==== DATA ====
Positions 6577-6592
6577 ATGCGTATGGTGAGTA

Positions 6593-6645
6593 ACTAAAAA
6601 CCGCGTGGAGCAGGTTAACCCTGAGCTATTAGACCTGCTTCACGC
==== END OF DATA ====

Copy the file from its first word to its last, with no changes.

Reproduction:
Positions 6577-6592
6577 ATGCGTATGGTGAGTA

Positions 6593-6645
6593 ACTAAAAA
6601 CCGCGTGGAGCAGGTTAACCCTGAGCTATTAGACCTGCTTCACGC